I give high marks for the interesting shaping used in many of these designs; the extensive use of stitch patterns, including cables, lacy patterns and other textured stitches; a mix of fitted and slightly boxy designs; a variety of yarn gauges; and an overall sense of stylishness. Karapetyan obviously is intrigued by circular shaping in jackets; wide collars and lapels; turtlenecks; and ruffles, and there was a slight repetitiveness to some of these elements, particularly in the cropped cardi/shrug category. The book includes good schematics (necessary for many of the patterns featuring untraditional construction) and charts. My brief skim of the instructions suggested that they were well-written, but not having made any of the garments, I suppose time (and my readers) will tell. The patterns (excluding one-size-fits-most designs, like shawls) tend to be written for four sizes, either XS/S/M/L or S/M/L/XL, with finished size ranges generally written for 32, 35, 38, 41 inches. (Curiously, a garment with a 32-inch finished bust is called "XS" in one pattern and "S" in another.) Gauges are all over the map, and all the yarns shown are, of course, Karabella (although it wouldn't be difficult to substitute for many of them). Garment styles seem to run the gamut, including some set-in sleeves, some raglans, and so on, with an emphasis on turtlenecks.

Most of these would be challenging knits for rank beginners, although I personally feel that anyone can knit anything if they really want to. As with all pattern books, you'll have to decide if you like the designs enough to want to purchase the book and if you think they will flatter your body type and/or work with your wardrobe. But in a publishing world filled with the fast, the easy, the do-it-in-a-weekend, I say good for PotterCraft and Karapetyan for creating a book with interesting, complex designs that show a decided sense of style.

In honor of the late Boris Yeltsin, I say



Anonymous said...

Spasiba, Carol!
Having made a Karabella sweater w/o schematics, I am mighty glad to know that they're included here. I did enjoy the shaping and stitch variations of that sweater, so I'll probably get this book.
Allison K

Anonymous said...

I dislike her very much. At Stitches, she scolded me for touching the yarn saying "once you touch one, you know what they all feel like....touching the yarn weakens the fibers". While all of that may be true, I touch every damn ball before I buy it--and I was going to buy, but did not after that (I am not five, had clean hands, and did not even lift up the yarns and leave them disorganized). Because of this, I can not buy the book--too bad, some of the designs seem lovely. However, I made a resolution on New Year's 2005/2006--no more buying from places with mean employees or bad service.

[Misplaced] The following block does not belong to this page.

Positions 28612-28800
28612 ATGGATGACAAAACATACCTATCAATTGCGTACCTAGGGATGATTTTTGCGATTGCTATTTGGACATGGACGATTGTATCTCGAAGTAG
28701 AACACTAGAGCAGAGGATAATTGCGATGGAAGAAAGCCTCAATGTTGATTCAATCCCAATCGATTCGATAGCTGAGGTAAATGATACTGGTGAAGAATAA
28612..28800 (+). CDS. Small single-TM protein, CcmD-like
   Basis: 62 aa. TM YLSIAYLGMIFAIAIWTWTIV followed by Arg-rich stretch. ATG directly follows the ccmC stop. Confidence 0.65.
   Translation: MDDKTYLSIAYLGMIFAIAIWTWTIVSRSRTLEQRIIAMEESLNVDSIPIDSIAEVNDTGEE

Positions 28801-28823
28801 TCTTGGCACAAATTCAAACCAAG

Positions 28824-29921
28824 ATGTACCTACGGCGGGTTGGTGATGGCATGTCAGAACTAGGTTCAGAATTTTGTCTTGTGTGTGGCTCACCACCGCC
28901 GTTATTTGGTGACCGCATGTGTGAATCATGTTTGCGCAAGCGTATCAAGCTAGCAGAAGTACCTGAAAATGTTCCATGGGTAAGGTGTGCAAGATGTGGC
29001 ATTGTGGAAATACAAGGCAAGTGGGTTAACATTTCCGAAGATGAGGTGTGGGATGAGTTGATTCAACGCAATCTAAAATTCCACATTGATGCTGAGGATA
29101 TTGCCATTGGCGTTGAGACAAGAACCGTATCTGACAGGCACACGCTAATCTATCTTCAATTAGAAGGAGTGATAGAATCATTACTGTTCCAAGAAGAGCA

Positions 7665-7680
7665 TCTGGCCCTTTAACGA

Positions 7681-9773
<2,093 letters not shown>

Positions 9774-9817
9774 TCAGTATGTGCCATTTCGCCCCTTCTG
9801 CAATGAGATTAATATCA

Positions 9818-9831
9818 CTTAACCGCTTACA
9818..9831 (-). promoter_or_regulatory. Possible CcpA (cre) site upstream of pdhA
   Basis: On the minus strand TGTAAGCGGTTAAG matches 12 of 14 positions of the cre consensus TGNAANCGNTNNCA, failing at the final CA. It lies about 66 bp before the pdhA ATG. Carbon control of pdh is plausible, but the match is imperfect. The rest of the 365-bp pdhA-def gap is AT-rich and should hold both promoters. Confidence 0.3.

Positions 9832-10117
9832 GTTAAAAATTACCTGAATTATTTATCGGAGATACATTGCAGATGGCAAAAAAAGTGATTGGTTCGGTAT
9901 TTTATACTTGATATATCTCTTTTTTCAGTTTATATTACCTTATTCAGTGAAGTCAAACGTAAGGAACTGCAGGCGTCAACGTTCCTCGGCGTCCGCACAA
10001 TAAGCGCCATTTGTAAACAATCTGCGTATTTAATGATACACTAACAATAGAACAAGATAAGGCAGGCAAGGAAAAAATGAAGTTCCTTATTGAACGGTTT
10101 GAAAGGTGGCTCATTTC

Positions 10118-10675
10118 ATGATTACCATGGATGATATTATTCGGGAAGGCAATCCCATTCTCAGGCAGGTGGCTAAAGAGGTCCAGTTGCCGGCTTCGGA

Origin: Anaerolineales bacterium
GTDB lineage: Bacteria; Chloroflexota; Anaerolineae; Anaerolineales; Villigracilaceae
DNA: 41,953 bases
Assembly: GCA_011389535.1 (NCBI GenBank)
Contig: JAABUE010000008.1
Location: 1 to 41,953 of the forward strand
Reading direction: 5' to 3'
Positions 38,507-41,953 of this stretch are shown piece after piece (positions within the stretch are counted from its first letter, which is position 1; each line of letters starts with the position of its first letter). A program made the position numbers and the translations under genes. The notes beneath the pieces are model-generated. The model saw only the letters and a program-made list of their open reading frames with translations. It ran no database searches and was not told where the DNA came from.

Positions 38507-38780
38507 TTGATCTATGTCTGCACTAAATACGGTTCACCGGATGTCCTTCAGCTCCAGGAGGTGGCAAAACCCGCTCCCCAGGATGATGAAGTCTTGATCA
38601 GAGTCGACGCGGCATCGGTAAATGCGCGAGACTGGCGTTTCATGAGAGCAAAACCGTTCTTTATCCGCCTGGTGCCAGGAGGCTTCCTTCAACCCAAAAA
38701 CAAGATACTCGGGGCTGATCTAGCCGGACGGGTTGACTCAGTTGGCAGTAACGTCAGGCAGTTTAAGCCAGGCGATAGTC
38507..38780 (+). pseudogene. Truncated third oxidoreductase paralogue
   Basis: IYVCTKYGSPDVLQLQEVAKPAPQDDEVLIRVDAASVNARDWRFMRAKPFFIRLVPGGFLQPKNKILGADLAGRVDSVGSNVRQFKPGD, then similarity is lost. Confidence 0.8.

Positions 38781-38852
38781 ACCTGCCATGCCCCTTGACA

Carol said...

Oooh, good dish, Cynthia. I applaud your principled-ness.

Anonymous said...

Allison here again -- when I met her at a Stitches (clearly a different year or day or un/caffeinated!) I found her to be a little brusque (not atypical for Russian businesswomen, in my experience), but she definitely let me touch the yarns and gave me a deal on some yak when I pointed out some discrepancy in the yardage/price or something like that. I got some very nice worsted cashemere, too. So I guess it goes to show that we all have good days and bad days....

Unknown said...

She is quite brusque. Back when I worked on 5th and 23rd, School Products was a lunchtime hangout. Very honestly, she's not a nice person, if you're looking for warm and fuzzy. And as far as touching or not touching, I put my hands on anything I wanted to at SP and didn't hear a word. Not that I cared. I'm touchin'.

However, the book at least shows a lot more design capability than half of the knitting books out there. I wouldn't wear or make most of them, but as pointed out, at least there's shaping, detailing, and other things that raise the designs up a notch from the usual. Thanks once again, C, for an excellent review!

Faith said...

As always, thank you, thank you for your stellar review. I always look forward to these.

Beth said...

Great review. I love these because sometimes you just can't look at a book before buying it - especially for my shop - but your reviews are very helpful.

Nikki said...

Oooh, thanks for the review. I'm definitely more interested in this book now. Loving that ribbed blue thingamajig and the bulky lace stole. A wrap-up designed to actually keep you warm! Thanks.

Anonymous said...

Your review, as usual, really hits the mark. I ordered the book, after seeing it at Barnes & Noble, because of the interesting and sophisticated shaping techniques. (I was quite disappointed with FITTED KNITS, which does the fitting mostly with ribbing.)

Anonymous said...

An excellent review as always, and thank you! I like the photos you showed but since you said that the sizes generally go only up to 41" and I am 44" -sigh- I don't think I'll buy, just look. I am glad to see more interesting design and construction details; I know I'm not the only person who is tired of the "make it in 3 hours out of chunky yarn with size 19 needles!" knitting books that are flooding the market.

Anonymous said...

I enjoyed your review, as always. Loving the category things at the end of each entry on your blog, by the way. It was your review of Alter Knits that caused me to look again and buy the book and I do like it now. Took a second look at Handknit Holidays as well, after re-reading your review of it. I now have eleven-gajillion knitting books plus 2 thanks to you. Enabler.